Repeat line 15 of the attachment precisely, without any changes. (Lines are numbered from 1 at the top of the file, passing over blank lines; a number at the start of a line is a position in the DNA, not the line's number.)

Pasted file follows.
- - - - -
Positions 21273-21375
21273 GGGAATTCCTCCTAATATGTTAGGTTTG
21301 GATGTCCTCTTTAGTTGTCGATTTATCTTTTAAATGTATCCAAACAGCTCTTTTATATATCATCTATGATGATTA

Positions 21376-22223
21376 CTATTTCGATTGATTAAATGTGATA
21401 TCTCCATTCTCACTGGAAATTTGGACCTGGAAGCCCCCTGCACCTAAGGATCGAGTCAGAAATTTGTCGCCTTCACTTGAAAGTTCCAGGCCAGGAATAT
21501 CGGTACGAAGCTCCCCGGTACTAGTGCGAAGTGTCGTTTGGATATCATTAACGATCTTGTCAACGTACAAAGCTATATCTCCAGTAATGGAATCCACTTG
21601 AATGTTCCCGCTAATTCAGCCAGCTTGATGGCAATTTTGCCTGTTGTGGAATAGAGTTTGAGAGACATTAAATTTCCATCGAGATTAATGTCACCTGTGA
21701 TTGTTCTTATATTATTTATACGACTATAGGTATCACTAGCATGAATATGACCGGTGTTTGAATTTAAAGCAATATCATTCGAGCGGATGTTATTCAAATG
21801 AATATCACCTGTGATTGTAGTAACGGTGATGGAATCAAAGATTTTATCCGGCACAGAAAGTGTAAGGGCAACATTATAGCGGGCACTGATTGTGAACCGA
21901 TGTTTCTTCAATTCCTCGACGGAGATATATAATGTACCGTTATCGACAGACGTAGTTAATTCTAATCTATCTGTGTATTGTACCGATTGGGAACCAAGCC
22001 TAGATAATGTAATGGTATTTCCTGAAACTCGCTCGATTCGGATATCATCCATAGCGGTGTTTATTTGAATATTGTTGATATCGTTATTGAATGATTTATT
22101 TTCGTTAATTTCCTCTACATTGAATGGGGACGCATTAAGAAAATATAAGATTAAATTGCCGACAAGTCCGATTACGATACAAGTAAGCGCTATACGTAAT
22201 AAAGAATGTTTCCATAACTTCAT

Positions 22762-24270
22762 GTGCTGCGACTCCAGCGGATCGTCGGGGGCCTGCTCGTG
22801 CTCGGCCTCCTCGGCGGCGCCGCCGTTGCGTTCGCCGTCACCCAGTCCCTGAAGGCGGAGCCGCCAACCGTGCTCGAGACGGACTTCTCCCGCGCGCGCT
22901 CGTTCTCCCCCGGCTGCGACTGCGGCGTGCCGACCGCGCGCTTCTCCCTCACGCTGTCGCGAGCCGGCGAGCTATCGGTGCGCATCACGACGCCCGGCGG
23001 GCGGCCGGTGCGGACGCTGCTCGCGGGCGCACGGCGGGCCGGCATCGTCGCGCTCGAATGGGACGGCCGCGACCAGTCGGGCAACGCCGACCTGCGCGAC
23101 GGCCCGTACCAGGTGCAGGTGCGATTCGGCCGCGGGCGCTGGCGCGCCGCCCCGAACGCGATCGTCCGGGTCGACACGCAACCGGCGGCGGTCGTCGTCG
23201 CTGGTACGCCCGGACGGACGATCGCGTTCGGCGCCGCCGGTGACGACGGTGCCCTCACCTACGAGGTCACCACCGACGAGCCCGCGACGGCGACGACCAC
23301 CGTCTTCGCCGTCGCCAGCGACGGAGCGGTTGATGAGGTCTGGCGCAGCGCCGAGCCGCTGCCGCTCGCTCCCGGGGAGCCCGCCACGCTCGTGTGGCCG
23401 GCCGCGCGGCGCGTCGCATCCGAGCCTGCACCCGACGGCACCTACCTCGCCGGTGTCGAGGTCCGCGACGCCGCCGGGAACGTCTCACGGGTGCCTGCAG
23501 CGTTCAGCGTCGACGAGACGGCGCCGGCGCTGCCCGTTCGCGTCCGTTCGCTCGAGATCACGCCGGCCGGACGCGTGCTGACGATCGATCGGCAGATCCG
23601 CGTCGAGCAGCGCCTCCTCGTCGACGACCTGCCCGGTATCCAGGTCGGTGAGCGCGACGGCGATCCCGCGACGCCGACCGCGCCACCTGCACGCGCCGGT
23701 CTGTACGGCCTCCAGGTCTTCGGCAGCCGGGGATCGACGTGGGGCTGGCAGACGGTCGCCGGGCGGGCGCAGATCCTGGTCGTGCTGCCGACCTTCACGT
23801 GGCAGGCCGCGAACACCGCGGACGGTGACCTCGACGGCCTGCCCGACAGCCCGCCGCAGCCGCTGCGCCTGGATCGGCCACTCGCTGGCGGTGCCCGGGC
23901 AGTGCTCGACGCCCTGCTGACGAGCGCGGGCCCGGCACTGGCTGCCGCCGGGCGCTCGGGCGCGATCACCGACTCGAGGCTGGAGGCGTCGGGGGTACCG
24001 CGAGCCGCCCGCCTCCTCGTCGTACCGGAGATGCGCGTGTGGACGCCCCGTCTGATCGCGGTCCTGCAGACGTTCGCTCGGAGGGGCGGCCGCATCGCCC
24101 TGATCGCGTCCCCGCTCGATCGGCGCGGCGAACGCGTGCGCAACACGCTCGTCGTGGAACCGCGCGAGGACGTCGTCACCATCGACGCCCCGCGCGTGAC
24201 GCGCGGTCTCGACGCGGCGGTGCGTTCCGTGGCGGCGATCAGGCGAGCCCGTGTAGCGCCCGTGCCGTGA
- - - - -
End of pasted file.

Positions 22762-24270